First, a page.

Advanced Search
MyIDEAS: Login to save this paper or follow this series

Business cycles

Contents:

Author Info

  • Peter Skott

    ()
    (University of Massachusetts Amherst)

Abstract

This note outlines and discusses some of the strands in the post-Keynesian literature on business cycles. Most post-Keynesians have focused on endogenously generated cycles, but the mechanism varies: some focus on the goods market, others on financial markets, the labor market, or political intervention. The merits of formal modeling of the cycles have also come in for debate. JEL Categories:

Download Info

If you experience problems downloading a file, check if you have the proper application to view it first. In case of further problems read the IDEAS help page. Note that these files are not on the IDEAS site. Please be patient as the files may be large.
File URL: http://www.umass.edu/economics/publications/2011-21.pdf
Download Restriction: no

Bibliographic Info

Paper provided by University of Massachusetts Amherst, Department of Economics in its series UMASS Amherst Economics Working Papers with number 2011-21.

as in new window
Length:
Date of creation: Oct 2011
Date of revision:
Handle: RePEc:ums:papers:2011-21

Contact details of provider:
Postal: Thompson Hall, Amherst, MA 01003
Phone: (413)545-2590
Fax: (413)545-2921
Email:
Web page: http://www.umass.edu/economics
More information through EDIRC

Related research

Keywords:

This paper has been announced in the following NEP Reports:

References

References listed on IDEAS
Please report citation or reference errors to , or , if you are the registered author of the cited work, log in to your RePEc Author Service profile, click on "citations" and make appropriate adjustments.:
as in new window
  1. Skott,Peter, 1989. "Conflict and Effective Demand in Economic Growth," Cambridge Books, Cambridge University Press, number 9780521365963, April.
  2. Ryoo, Soon, 2010. "Long waves and short cycles in a model of endogenous financial fragility," Journal of Economic Behavior & Organization, Elsevier, vol. 74(3), pages 163-186, June.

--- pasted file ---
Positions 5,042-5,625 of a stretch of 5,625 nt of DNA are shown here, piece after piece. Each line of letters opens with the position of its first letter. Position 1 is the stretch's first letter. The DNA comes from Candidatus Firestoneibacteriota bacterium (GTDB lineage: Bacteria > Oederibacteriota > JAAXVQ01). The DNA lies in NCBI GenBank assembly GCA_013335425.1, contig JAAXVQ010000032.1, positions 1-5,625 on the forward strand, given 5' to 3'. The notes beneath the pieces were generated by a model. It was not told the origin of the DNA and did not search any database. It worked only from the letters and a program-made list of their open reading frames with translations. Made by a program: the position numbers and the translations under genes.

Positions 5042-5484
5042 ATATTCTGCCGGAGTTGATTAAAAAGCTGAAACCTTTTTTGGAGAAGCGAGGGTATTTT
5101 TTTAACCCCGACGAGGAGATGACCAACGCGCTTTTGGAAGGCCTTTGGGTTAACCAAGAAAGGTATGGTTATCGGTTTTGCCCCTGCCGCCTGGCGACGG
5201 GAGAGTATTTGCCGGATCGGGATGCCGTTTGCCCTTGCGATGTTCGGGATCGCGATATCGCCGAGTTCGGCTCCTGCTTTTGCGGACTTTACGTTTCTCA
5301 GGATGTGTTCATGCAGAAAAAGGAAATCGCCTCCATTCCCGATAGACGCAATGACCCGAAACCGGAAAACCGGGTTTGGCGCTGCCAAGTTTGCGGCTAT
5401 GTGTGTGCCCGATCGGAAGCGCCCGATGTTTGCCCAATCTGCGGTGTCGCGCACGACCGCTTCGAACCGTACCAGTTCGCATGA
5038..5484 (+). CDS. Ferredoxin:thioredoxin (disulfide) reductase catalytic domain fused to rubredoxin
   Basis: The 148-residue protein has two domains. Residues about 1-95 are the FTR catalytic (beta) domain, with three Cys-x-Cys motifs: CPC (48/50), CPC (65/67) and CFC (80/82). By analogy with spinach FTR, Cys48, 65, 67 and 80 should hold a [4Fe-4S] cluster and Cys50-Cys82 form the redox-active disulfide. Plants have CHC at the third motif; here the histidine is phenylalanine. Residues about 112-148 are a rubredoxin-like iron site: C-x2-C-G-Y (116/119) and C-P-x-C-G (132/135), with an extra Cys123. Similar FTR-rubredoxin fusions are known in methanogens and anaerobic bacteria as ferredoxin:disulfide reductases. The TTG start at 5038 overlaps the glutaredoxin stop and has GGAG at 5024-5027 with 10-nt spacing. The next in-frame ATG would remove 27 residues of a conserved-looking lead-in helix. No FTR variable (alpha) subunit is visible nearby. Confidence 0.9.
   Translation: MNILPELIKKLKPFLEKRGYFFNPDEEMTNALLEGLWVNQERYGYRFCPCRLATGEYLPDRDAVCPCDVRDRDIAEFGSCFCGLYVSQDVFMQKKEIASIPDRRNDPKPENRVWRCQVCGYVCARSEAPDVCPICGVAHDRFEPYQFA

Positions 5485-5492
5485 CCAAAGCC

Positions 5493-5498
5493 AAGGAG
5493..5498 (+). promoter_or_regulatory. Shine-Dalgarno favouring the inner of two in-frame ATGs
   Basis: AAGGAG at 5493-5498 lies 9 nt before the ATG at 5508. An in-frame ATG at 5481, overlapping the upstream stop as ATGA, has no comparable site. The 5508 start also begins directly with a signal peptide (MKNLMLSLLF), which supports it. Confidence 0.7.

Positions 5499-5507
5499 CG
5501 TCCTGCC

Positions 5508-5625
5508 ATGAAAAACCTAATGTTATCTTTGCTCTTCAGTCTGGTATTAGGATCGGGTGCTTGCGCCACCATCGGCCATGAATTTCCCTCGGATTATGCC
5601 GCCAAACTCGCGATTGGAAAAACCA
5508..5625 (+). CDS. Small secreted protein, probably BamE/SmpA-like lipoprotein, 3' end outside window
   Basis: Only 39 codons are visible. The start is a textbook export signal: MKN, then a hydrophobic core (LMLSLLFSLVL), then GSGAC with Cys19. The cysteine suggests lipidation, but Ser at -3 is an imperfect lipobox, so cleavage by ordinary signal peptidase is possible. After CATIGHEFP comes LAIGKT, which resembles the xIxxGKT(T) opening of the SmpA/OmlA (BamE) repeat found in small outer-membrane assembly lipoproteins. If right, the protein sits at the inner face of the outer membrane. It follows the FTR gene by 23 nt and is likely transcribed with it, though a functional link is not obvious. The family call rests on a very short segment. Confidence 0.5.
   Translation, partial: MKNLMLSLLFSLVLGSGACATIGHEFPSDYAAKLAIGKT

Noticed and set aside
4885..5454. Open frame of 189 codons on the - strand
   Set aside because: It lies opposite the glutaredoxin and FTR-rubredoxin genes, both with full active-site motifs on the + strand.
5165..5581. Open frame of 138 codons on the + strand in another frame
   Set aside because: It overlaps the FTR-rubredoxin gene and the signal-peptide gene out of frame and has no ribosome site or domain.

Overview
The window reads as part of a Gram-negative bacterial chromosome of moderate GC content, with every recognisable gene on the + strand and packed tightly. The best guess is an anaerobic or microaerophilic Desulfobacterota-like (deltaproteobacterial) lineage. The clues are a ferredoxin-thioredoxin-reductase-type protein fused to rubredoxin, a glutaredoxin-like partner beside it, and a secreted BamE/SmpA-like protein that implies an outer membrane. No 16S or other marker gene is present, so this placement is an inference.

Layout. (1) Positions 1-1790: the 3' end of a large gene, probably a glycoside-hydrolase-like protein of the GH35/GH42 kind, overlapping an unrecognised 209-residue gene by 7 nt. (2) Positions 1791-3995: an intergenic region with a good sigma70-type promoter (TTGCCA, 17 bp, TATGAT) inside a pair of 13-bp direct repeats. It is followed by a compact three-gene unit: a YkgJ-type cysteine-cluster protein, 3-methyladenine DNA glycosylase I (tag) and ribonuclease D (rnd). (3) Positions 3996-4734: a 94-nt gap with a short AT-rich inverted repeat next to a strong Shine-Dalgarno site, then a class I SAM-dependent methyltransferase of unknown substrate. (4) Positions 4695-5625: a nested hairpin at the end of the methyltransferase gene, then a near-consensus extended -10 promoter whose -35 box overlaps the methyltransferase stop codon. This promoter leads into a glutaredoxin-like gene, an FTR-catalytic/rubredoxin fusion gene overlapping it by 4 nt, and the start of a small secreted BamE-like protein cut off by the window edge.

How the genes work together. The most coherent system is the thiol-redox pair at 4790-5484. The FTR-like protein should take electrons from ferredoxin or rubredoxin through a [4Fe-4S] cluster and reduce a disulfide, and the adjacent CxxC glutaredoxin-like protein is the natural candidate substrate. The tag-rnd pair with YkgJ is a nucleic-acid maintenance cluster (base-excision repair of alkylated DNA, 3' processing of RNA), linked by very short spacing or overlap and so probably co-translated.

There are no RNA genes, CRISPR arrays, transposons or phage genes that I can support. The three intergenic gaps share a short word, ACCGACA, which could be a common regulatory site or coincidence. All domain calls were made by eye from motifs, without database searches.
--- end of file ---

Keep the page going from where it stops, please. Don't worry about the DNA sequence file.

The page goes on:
Full references (including those not matched with items on IDEAS)

Citations

Citations are extracted by the CitEc Project, subscribe to its RSS feed for this item.
as in new window

Cited by:
  1. Greg Hannsgen, 2013. "Heterodox Shocks," Economics Working Paper Archive wp_766, Levy Economics Institute.

Lists

This item is not listed on Wikipedia, on a reading list or among the top items on IDEAS.

Statistics

Access and download statistics

Corrections

When requesting a correction, please mention this item's handle: RePEc:ums:papers:2011-21. See general information about how to correct material in RePEc.

For technical questions regarding this item, or to correct its authors, title, abstract, bibliographic or download information, contact: (Lisa Saunders).

If you have authored this item and are not yet registered with RePEc, we encourage you to do it here. This allows to link your profile to this item. It also allows you to accept potential citations to this item that we are uncertain about.

If references are entirely missing, you can add them using this form.

If the full references list an item that is present in RePEc, but the system did not link to it, you can help with this form.

If you know of missing items citing this one, you can help us creating those links by adding the relevant references in the same way as above, for each refering item. If you are a registered author of this item, you may also want to check the "citations" tab in your profile, as there may be some citations waiting for confirmation.

Please note that corrections may take a couple of weeks to filter through the various RePEc services.